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Walking in the Yorkshire Coast and Countryside
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Lebberston Market and Car Boot Sale

Popular seasonal market & car boot sale situated between Scarborough& Filey...  more...

Exhibition of work by Kittie Jones

Kittie Jones is a fine artist based in Edinburgh. Her work is directly inspired by the natural world, in particular British birds...  more...

Dawn Of The Planet Of The Apes

10 Years after a disease that spread around the globe, Apes who have survived the disease go head-to-head with a group of human s...  more...

Great British Beach Clean

Our beaches need you! Join the Marine Conservation Society for the Great British Beach Clean and help clean a beach. Marine litt...  more...

Great British Beach Clean

Our beaches need you! Join the Marine Conservation Society for the Great British Beach Clean and help clean a beach. Marine litt...  more...

Staithes Village - Out & About

Staithes, North Yorkshire
 

Discover Staithes

Staithes is a charming picturesque fishing village, which has remained unspoilt by time. Its cobbled streets, narrow alleyways, pantile roofed houses and fishing cobles moored in the beck, attract vistors from far and wide.
 
A staithe is an old English word meaning 'landing place' and the village of Staithes was so named because it had two of them - one on either side of Roxby Beck, the little stream that brings water down from the moor and into the sea.
 
Staithes was once one of the largest fishing ports on the north east coast, as well as an important source of minerals such as jet, iron, alum and potash. Today, the village with its huddle of cottages nestled between towering cliffs is a very attractive holiday destination set on the dramatic Yorkshire Coast within the North York Moors National Park.
 
Arts & Heritage
An important artist's colony, The Staithes Group of Artists, began to form in the village, including the whole Parish of Hinderwell cum Roxby, from the early 1880s, among them Laura and Harold Knight, Fred W Jackson and Arthur Friedenson, who came to live and work here between 1880 and 1914. Many of the artists trained in Paris and Antwerp at the height of the Impressionist movement, bringing to Staithes the use of blunt-ended brushes, plein air painting, an obsession with light and atmosphere and their own interest in social realist subjects. They were at the forefront of British Impressionist painting at the turn of the last century and their work can be seen in major public collections, including a permanent exhibition at The Pannett Art Gallery in Whitby.
 
If you're visiting Staithes, you can view the very best contemporary artwork inspired by Staithes and the surrounding area at Staithes Gallery - also home to Staithes Art School where painters at all levels can develop their skills alongside professional artists and be inspired by the spectacular land and seascapes that drew generations of artists to this wild and beautiful part of the Yorkshire Coast.
 
The beauty of Saithes has always lent itself to art and the village now hosts an annual Staithes Festival of Arts & Heritage when scores of cottages and public buildings throw open their doors to the public as pop-up galleries for a selling exhibition of work by local and visiting artists. Visitors will be able to find their way around the delightful maze of lanes discovering the pop-up galleries and tea rooms along the way. There will be walks, talks, film shows and workshops celebrating both the art and the fascinating heritage of Staithes.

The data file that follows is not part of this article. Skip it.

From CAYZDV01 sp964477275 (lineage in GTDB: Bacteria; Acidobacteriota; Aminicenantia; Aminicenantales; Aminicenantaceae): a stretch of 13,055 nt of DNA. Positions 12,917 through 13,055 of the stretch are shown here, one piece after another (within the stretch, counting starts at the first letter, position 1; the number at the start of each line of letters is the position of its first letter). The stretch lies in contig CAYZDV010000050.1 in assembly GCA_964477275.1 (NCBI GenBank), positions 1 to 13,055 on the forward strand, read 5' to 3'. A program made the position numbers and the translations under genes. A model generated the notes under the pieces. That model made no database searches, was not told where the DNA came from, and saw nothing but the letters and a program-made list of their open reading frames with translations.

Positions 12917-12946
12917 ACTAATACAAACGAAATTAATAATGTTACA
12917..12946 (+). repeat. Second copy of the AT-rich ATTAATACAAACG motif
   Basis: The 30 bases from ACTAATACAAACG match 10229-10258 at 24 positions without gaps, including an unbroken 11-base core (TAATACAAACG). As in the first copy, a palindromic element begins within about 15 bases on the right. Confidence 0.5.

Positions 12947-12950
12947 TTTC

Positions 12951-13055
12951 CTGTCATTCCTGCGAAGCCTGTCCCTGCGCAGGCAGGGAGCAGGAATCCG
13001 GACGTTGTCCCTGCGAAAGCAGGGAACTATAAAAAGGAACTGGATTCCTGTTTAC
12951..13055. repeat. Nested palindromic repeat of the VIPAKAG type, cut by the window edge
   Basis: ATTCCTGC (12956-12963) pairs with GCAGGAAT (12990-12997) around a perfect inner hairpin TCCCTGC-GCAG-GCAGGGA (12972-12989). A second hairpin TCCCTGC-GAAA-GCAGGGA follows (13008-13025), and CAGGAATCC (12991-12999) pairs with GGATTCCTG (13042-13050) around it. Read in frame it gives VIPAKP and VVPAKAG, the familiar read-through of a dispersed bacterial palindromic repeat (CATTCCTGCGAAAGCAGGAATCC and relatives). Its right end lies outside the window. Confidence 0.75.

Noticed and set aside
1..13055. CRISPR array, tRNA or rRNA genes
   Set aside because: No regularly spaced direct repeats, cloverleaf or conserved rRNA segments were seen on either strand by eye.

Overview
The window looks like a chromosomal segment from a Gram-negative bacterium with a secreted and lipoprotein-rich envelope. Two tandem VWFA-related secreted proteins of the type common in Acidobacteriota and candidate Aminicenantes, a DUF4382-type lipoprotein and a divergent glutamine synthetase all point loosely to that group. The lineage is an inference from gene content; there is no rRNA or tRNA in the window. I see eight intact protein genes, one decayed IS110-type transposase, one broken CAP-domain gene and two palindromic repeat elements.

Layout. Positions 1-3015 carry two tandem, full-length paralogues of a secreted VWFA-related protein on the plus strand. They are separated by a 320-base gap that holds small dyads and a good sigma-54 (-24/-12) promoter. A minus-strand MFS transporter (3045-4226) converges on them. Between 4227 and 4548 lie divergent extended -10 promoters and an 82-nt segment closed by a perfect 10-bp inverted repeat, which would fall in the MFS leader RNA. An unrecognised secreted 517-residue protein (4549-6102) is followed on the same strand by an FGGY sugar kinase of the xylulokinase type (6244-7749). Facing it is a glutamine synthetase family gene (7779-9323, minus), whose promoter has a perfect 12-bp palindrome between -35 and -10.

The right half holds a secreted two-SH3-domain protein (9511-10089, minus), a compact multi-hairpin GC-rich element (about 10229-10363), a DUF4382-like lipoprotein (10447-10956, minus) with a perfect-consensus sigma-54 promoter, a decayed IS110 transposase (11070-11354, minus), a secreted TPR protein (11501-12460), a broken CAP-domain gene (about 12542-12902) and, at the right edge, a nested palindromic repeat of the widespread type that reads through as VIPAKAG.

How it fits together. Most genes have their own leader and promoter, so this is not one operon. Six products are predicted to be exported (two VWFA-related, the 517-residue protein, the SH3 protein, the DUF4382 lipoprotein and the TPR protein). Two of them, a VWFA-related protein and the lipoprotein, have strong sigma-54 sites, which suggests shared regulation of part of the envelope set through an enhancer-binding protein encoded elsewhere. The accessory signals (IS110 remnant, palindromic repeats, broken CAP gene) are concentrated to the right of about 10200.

Captain Cook, the famous 18th century explorer came to live in Staithes when he was sixteen, as a shop apprentice and it was here, listening to the tales of local fishermen, that his fascination for the sea began. The Captain Cook and Staithes Heritage Centre on the high street, contains treasures from his entire life.
 
Old Jack's Boat
With such a rich maritime and artistic heritage, it's fitting that the BBC decided to use Staithes as their location for the charming children's series 'Old Jack's Boat'. Now in its second series, Old Jack, played by Bernard Cribbins, tells stories from inside his old fishing boat with his trusty dog companion, Salty. As a testament of the shows success, a trip to Staithes has become a must do for families visiting the region as younger visitors take great delight in finding parts of the village they recognise from the series.
 
Exploring the coast

The soaring, rugged cliffs of Staithes make it a great place for walking and exploring, with coastal pathways to the nearby Boulby Cliffs and the northern headland of Cowbar Nab with its tiny hamlet snaking down the rock side. The headland is also an ideal place to bird watch, with plenty of gulls and other seabirds nesting in the cliffs. Part of the Cleveland Way also runs between Staithes and Skinningrove, where you can explore the remnants of the alum mines that once made the village famous.

 

The destination of Staithes is also of particular interest to geologists being situated on what is also known as 'The Dinosaur Coast'. From professionals researching the Jurassic strata in the cliffs, to amateurs hunting for fossils and jet at low tide from the wave-cut platform towards Port Mulgrave, there's a treasure chest of activities for all to enjoy!
 

 

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